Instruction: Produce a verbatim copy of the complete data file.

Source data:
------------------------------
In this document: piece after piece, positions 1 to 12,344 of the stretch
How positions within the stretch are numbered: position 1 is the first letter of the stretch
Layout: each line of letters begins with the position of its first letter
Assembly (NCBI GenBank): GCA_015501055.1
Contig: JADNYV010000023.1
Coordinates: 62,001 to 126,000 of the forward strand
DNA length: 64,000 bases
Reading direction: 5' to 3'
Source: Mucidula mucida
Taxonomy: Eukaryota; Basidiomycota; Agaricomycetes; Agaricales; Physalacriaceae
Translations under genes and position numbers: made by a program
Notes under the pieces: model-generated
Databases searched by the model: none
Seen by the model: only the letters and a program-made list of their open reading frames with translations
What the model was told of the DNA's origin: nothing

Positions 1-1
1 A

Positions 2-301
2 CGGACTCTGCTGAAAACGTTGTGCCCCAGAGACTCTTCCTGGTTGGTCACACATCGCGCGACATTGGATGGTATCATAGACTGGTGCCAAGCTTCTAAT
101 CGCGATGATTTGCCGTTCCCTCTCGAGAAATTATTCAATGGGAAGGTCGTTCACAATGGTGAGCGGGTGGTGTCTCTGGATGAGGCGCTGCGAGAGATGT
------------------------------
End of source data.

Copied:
In this document: piece after piece, positions 1 to 12,344 of the stretch
How positions within the stretch are numbered: position 1 is the first letter of the stretch
Layout: each line of letters begins with the position of its first letter
Assembly (NCBI GenBank): GCA_015501055.1
Contig: JADNYV010000023.1
Coordinates: 62,001 to 126,000 of the forward strand
DNA length: 64,000 bases
Reading direction: 5' to 3'
Source: Mucidula mucida
Taxonomy: Eukaryota; Basidiomycota; Agaricomycetes; Agaricales; Physalacriaceae
Translations under genes and position numbers: made by a program
Notes under the pieces: model-generated
Databases searched by the model: none
Seen by the model: only the letters and a program-made list of their open reading frames with translations
What the model was told of the DNA's origin: nothing

Positions 1-1
1 A

Positions 2-301
2 CGGACTCTGCTGAAAACGTTGTGCCCCAGAGACTCTTCCTGGTTGGTCACACATCGCGCGACATTGGATGGTATCATAGACTGGTGCCAAGCTTCTAAT
101 CGCGATGATTTGCCGTTCCCTCTCGAGAAATTATTCAATGGGAAGGTCGTTCACAATGGTGAGCGGGTGGTGTCTCTGGATGAGGCGCTGCGAGAGATGT